- The Culture of Game Jams [Games] Game jams here in Europe are this weird thing. You meet up with people to develop a game in a really short time, usually something between 24 and 72 hours. Most jams have a theme that the games should be about. It's either something very open or something very silly. I attended three game jams so far, the last one being at the Blekinge Institute of Technology in Karlshamn, Sweden. You can download the games from the jam here – there's some quirky, funny stuff in there. I had a really good time at every one of the jams - it's a great way to meet people. I'm never really happy with the games I (co)-create at a game jam though and I usually don't want to publish them. If you work in a team, it can be really hard to decide in which direction to go, especially if you work together with people you have not worked before. Even if you work alone it's not so much about the result you are achieving but more about just creating something in a really short time. In North America it seems to be much more common to have jams without any fixed theme or competition. Take TIGJam Winnipeg for example, where people just meet up and work on their own stuff. They get inspired by what everyone else is doing, but they stick to their visions and ideas and don't have to compromise it by working under the restriciton of a theme or other ad-hoc team members. I'm curious if this is a cultural thing. What's your experience? Photo above by Roger […]
- Golan Levin on TED.com [News, Inspiration] Golan Levin, an artist and engineer, uses modern tools -- robotics, new software, cognitive research -- to make artworks that surprise and delight. Watch as sounds become shapes, bodies create paintings, and a curious eye looks back at the curious viewer. via Golan Levin makes art that looks back at you | Video on […]
- FORM+CODE Book + Giveaway [News] FORM+CODE is the latest book by Casey Reas, Chandler McWilliams + LUST and published by Princeton Architectural Press. The book offers an insight into design by code used by designers, artists and architects to explore and derive to new ways of generating and translating ideas. Broken down into eight chapters, the book attempts to categorise different techniques used in creative code through both current work and historical references and precedents. It also acts as an introduction to anyone interested in this area or work providing both visual and code examples to get quickly started thinking about code as creative medium. Whilst somewhat lacking theoretical point of view, FORM+CODE explores work through more practical application categorising and giving examples of different techniques. These include Repeat, Transform, Parameterize, Visualize And Simulate. Each one is further broken down to for example REPEAT; Qualities of Repetition, The Computer’s Talent, Modularity, Repetition Technique: Pattern, Repetition Technique: Recursion as well as offering actual code examples you can download from the website. It is a clear classification of most popular techniques used and although by no means comprehensive in describing the pieces it does acknowledge the body of work they each encompass. FORM+CODE is neither a technical guide and it does not provide tutorials or step by step directions to how any of these techniques work. The book is about the state of creative code now in reference to the past. It is a clear and elegant collection of ideas and pieces of work that have influenced, inspired and continue to incite new generations working with digital media. The book is also a fantastic resource for anyone who wants to learn code, not from the technical point of view but more as a reference to how the work is derived to. It is a collection of methods, their application and the possible output. Casey and Chandler have done a wonderful job in collecting some of the most stunning work out there and LUST in assembling it. Whilst we have seen many books that offer step by step guides there have been very few if any that provide such an enjoyable collection of the work by artists, architects and designers using code in the work. Back to back it is filled with wonderful imagery and not just from the current era but images such as the one of Ivan Sutherland. Beautifully laid out with clear graphic distinction between the chapters and example pages makes it a wonderful read. Highly recommended! Once the exclusive domain of programmers, code is now being used by a new generation of designers, artists, and architects eager to explore how software can enable innovative ways of generating form and translating ideas. Form+Code in Design, Art, and Architecture offers an in-depth look at the use of software in a wide range of creative disciplines. This visually stimulating survey introduces readers to over 250 signiﬁcant works and undertakings of the past 60 years in the ﬁelds of ﬁne and applied art, architecture, industrial design, digital fabrication, visual cinema, photography, typography, interactive media, gaming, artiﬁcial intelligence (AI), artiﬁcial life (a-life), and graphic design, including data mapping and visualizations, and all forms of new media and expression. The book retails for $24.95 and is available for purchase from Amazon (US, UK). formandcode.com We are also pleased to say that we have one copy of the book to giveaway. All you have to do is Tweet this and you will be entered in the random draw next friday. Read below for Rules and Information. One lucky winner will be chosen next Monday (4th Oct). Contest now closed! 270 Entries and random winner is: Edwin Beauchamp aka @sleepysleepyed Make sure you are following @creativeapps as we will send you a DM if you are a winner. Rules and information 1. Postage and Packing included. 2. Competition is open to everyone and anyone but you must be over 18 years of age. There will be a total of ONE winner for this competition. 3. Winner will be selected by random. 4. Winner will be contacted via email and will be asked to provide their full name and postal address. If they wish to pass on the book to another person, we will need their name and postal address. If the winner does not respond by the following Monday (11th Oct) we will pick another winner. 5. Only one entry per […]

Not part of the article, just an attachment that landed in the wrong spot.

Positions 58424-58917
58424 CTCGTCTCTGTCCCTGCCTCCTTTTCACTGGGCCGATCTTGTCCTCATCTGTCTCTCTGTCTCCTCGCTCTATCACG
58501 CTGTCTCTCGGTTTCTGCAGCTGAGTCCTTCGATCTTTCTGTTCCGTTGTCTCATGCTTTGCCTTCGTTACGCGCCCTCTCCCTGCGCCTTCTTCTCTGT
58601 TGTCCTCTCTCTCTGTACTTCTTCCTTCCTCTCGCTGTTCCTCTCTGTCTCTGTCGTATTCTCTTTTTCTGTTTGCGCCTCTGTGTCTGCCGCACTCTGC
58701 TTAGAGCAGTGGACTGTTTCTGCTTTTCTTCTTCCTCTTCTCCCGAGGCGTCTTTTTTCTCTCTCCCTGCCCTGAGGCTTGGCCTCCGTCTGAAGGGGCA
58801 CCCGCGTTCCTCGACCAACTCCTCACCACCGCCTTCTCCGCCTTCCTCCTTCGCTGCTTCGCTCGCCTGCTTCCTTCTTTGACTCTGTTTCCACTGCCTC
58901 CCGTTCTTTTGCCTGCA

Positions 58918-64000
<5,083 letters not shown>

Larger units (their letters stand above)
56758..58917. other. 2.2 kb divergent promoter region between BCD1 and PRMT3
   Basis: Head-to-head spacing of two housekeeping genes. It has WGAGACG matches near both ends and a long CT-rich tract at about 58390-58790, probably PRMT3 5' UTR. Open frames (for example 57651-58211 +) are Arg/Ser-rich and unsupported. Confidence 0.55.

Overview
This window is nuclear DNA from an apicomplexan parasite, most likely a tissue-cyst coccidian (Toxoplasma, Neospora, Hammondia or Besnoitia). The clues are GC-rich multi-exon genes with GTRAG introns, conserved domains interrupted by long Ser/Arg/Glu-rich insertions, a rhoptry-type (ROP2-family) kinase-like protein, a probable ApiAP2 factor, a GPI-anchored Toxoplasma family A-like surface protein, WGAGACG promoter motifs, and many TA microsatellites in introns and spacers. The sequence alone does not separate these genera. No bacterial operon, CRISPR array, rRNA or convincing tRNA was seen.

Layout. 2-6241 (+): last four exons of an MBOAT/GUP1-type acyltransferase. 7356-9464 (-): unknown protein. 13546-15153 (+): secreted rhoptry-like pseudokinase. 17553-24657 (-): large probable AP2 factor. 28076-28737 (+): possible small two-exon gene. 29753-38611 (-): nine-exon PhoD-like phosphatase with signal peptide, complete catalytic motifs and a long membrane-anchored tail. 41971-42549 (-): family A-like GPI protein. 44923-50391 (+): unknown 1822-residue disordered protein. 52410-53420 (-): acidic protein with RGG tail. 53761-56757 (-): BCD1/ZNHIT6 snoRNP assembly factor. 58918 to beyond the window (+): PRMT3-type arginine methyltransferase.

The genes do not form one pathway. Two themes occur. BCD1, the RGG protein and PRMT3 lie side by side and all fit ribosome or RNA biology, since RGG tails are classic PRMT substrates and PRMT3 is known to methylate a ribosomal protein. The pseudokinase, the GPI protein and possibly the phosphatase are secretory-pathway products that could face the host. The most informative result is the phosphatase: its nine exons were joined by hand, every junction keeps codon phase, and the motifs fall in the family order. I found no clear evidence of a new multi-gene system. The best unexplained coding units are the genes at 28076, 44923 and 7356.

Posted on: 01/03/2012
Posted in: News